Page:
College Students Tell Us What It’s Really Like To Be a Muslim in America

Getting through college is hard enough, but doing it away from your home is a real challenge. With the rise of Islamophic attacks in the US attacks following the recent presidential election, it can even be dangerous. It’s every parent’s job to worry about their children, so Muslim parents worked with The Jubilee Project to make a video telling their children to be comfortable with their culture.
 

 

KSA students in US colleges are definitely aware of Islamophobia, but all of the students interviewed by Sayidaty say that they don’t feel directly discriminated against.

“I never felt outcast or any of its synonyms,” says Dona Alburi, a biology student at Boston University. “Whether in college or outside, I've always felt like I blended in with my surroundings.”

It helps that US universities often have clubs focusing on Arab, Muslim, and Saudi culture, and give resources to help international students get used to their new surroundings. Still, Muslim students sometimes stand out from the rest.

“I sometimes get stared at by people just because of speaking in another language, Arabic,” says Khalid Alturki, a mechanical engineering student at Boston University.
“Although it sometimes is a simple glance, I get the vibe of an outsider every now and then.”

But the cultural exchange goes both ways. Just as others may be curious or confused by Saudi culture, Saudi students want to learn more about their peers. “Learning about cultures fosters understanding and helps you realize that there’s more than one way to do something. As an international student at BU, I’m glad to have made friends from different walks of life who challenge my thinking.”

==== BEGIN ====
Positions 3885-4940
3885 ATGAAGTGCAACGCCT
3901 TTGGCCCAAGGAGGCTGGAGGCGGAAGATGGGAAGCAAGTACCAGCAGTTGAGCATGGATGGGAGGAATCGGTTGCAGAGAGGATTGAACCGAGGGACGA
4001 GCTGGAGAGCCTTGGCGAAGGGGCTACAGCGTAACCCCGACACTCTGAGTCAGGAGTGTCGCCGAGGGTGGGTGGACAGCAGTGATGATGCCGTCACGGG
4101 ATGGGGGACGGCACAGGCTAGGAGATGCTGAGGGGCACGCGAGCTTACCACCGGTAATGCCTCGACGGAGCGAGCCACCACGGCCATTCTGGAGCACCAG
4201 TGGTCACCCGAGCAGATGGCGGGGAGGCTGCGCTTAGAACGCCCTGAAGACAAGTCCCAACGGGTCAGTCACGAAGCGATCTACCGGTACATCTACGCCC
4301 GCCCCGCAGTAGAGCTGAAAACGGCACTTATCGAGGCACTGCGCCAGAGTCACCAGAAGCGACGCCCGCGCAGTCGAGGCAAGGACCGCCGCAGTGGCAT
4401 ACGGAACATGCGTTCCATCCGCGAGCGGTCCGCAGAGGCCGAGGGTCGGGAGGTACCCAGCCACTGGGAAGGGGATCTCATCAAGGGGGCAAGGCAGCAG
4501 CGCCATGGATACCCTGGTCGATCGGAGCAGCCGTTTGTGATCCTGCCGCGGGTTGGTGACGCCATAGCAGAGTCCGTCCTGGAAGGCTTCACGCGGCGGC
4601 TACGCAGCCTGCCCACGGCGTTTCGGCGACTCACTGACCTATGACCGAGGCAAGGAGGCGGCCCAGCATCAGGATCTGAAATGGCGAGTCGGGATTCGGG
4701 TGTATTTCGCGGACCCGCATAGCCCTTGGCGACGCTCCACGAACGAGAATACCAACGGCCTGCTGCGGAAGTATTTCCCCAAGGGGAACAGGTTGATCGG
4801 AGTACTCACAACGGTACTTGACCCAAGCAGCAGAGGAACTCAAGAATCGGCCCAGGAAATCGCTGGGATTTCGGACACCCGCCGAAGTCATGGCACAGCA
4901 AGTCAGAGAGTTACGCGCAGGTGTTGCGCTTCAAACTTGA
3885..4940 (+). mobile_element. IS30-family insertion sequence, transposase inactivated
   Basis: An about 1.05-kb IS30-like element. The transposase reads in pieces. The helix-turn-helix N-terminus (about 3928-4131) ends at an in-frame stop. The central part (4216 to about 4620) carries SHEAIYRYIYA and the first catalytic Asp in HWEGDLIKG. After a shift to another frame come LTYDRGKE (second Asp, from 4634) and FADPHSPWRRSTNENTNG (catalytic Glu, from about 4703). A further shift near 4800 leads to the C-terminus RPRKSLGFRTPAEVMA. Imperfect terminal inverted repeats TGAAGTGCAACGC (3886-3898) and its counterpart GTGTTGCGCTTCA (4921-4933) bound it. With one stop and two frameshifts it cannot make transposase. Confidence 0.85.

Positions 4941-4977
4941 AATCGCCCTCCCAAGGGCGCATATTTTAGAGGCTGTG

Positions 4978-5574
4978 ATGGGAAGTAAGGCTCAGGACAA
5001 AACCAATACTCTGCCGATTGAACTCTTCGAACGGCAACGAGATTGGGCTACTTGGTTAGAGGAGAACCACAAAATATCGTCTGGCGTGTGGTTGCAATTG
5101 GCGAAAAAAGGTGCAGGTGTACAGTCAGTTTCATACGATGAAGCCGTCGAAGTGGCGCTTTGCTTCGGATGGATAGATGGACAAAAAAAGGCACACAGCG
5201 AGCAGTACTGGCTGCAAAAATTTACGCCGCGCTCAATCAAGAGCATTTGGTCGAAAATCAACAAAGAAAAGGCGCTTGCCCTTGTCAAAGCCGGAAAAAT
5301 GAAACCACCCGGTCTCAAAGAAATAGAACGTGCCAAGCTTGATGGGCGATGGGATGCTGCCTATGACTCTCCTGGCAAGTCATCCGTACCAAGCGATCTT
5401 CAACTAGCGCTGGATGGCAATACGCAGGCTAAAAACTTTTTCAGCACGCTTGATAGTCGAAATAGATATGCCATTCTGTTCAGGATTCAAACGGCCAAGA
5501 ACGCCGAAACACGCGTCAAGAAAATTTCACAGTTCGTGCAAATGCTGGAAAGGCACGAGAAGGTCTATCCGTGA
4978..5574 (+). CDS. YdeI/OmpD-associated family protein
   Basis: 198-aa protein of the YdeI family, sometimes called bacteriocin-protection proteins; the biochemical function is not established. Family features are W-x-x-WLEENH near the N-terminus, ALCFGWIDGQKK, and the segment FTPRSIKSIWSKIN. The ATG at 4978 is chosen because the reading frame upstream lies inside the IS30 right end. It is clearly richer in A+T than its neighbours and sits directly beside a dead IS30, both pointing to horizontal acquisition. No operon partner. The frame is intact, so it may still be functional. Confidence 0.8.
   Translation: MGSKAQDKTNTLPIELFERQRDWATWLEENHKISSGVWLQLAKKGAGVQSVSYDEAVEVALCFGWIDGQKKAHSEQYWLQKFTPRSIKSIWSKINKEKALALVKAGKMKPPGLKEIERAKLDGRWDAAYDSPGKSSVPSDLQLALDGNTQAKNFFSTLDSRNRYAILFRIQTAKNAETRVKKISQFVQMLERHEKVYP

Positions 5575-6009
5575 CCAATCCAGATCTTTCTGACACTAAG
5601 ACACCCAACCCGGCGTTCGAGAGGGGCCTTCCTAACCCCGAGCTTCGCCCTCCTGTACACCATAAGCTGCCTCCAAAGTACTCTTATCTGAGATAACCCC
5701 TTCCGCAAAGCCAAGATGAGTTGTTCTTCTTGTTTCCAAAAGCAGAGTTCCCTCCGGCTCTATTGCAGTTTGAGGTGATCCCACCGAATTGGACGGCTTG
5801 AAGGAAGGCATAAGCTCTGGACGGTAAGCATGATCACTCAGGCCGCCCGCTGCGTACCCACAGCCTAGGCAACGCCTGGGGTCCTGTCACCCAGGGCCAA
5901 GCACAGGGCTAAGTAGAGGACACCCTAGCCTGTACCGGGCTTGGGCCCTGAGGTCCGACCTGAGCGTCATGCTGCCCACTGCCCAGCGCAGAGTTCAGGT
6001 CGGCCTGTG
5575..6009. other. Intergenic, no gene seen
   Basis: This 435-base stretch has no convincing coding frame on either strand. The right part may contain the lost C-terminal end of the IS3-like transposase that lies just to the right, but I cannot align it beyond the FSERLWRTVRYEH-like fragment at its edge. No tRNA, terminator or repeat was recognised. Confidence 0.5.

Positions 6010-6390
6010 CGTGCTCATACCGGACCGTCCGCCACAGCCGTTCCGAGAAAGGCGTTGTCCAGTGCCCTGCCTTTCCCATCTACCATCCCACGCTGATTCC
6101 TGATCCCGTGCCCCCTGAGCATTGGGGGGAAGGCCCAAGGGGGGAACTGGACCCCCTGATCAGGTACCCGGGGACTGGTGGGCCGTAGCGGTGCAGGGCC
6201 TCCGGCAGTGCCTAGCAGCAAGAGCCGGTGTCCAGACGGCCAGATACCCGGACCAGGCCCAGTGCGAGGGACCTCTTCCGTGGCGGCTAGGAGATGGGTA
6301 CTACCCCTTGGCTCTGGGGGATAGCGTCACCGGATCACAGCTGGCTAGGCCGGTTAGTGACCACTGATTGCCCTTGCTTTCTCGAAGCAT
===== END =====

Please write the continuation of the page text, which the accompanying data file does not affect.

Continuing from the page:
Finding a balance between fitting in and retaining their culture is difficult, and everyone has their own way of doing it. Melfi Alrashidi, a graduate student at the University of Toledo, says that prayer keeps him in touch with his culture. For Alturki, surrounding himself with Arab friends keeps him close to home.

“Whether it is going to an Arabic restaurant, playing card games, or studying together, a community to fall back on is very helpful,” Alturki says. “Especially after the rumpus the recent election has caused.”

But there are some situations where it’s beneficial to hide Saudi culture. “When Saudis say hi they kiss each other on the cheek,” says Alrashidi. “Here, this can be interpreted in the wrong way.”

Although these small gestures have to be adapted to new surroundings, KSA students are proud of their heritage and emphasize its importance. Alturki notes that culture doesn’t change based on your location – whether in the US or at home, he is still Saudi.

“Developing your ideologies is vital,” Alturki says. “However, understanding the essence of our culture and sticking to its values is equally essential. This is how stereotypes are broken.”

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